Continuous Inspection Practice Emerges with Sonar

It has now been more than ten years since Kent Beck and Martin Fowler started to talk about Continuous Integration. At that time, it was hard to believe this practice would have such an impact on our daily work and would be so much adopted in the world of software development. Today, we at SonarSource but also in many places, can simply not imagine to go back and work without Continuous Integration.

Here is what can be read about Continuous Integration on Wikipedia :
Continuous integration aims to improve the quality of software, and to reduce the time taken to deliver it, by replacing the traditional practice of applying quality control after completing all development.

The ultimate goal of Continuous is to be able to fire any type of release at any time with minimal risk whether it is a Milestone, Release Candidate or GA : quality requirements become a must-have and no more a nice-to-have. Let’s review which requirements are correctly covered by continuous integration environments today :

  • Anybody must be able to build the project from any place and at anytime.
  • Every Unit Tests must be executed during the Continuous Integration build.
  • Every Unit Tests must pass during the Continuous Integration build.
  • The output of the Continuous Integration build is a package ready to ship.
  • When one of the above requirement is violated nothing is more important for the team than fixing it.

This is a really a good starting point but does not sound sufficient to talk about total quality . What’s about those other source code quality requirements ?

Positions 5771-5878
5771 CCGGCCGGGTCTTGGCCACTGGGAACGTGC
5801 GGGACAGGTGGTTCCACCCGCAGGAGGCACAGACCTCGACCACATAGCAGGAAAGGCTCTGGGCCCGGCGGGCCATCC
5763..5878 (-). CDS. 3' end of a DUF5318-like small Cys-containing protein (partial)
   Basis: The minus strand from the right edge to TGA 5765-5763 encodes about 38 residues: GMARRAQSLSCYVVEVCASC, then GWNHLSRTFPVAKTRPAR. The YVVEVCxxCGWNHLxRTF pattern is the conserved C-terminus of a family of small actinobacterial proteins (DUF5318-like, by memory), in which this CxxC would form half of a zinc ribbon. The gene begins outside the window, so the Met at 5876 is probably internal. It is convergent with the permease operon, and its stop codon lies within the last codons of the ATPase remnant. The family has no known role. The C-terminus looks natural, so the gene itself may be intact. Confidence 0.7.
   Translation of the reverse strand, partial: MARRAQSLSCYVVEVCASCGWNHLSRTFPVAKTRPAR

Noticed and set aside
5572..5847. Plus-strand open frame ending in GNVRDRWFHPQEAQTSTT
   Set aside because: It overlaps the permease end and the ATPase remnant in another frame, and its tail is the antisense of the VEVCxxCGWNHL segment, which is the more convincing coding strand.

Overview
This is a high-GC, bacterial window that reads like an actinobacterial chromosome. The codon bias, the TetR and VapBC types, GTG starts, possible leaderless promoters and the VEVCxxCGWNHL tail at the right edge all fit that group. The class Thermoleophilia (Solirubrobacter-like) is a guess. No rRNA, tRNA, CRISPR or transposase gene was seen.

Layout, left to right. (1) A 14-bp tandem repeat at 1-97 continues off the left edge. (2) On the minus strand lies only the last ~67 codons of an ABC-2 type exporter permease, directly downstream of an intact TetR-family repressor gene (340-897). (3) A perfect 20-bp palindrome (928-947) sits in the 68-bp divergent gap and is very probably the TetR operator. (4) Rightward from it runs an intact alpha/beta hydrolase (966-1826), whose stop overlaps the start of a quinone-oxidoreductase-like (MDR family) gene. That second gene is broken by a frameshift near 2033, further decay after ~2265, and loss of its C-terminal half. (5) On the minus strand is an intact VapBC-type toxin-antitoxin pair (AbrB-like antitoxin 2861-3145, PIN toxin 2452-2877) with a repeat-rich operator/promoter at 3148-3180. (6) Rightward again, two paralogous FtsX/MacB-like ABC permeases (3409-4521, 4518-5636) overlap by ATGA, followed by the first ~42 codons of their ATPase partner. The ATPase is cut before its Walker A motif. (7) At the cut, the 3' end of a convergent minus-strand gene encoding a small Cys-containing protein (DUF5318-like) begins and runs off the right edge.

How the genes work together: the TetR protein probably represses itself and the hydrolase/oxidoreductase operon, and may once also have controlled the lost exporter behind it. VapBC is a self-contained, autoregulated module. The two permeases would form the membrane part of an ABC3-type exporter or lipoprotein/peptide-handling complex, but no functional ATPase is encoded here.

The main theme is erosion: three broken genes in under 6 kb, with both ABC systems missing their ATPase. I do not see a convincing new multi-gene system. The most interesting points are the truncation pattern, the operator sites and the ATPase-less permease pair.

• Any new code should come with corresponding unit tests (regardless of previous state in code coverage).
  • New methods must not have a complexity higher than a defined threshold.
  • No cycle between packages must be added.
  • No duplication blocks must be added.
  • No violation to coding standard must be added.
  • No call to deprecated methods should be added.

More generally, those requirements are about keeping overall technical debt under control and only let it increase consciously (see the Technical Debt Quadrant) : this is the concept of Continuous Inspection. This concept seems to have appeared around five years ago (see this IBM Article) and has been recently described and defined (see DZone Refcards 87 about Continuous Integration and Continuous Inspection, see book “Continuous Integration : Improving Software Quality and Reducing Risk” ) but is still an emerging concept as was Continuous Integration ten years ago.

Continuous Inspection requires a tool to automate data collection, to report on measures and to highlight hot spots and defects. Sonar is currently the leading “all-in-one” Continuous Inspection engine. A Continuous Inspection engine can be seen as an Information Radiator dedicated to make the source code quality information available at anytime to every stakeholder. Transparency is certainly one of the main reason why Open Source Software is most of the time of better quality than Close Source Software. A developer writing a new piece of code should always think about the next person/team who will maintain it : Continuous Inspection helps to never forget this golden rule.

But of course, Continuous Inspection only comes after Continuous Integration is solidly implemented : this is the next maturity level and this maturity level can be implemented with Sonar.

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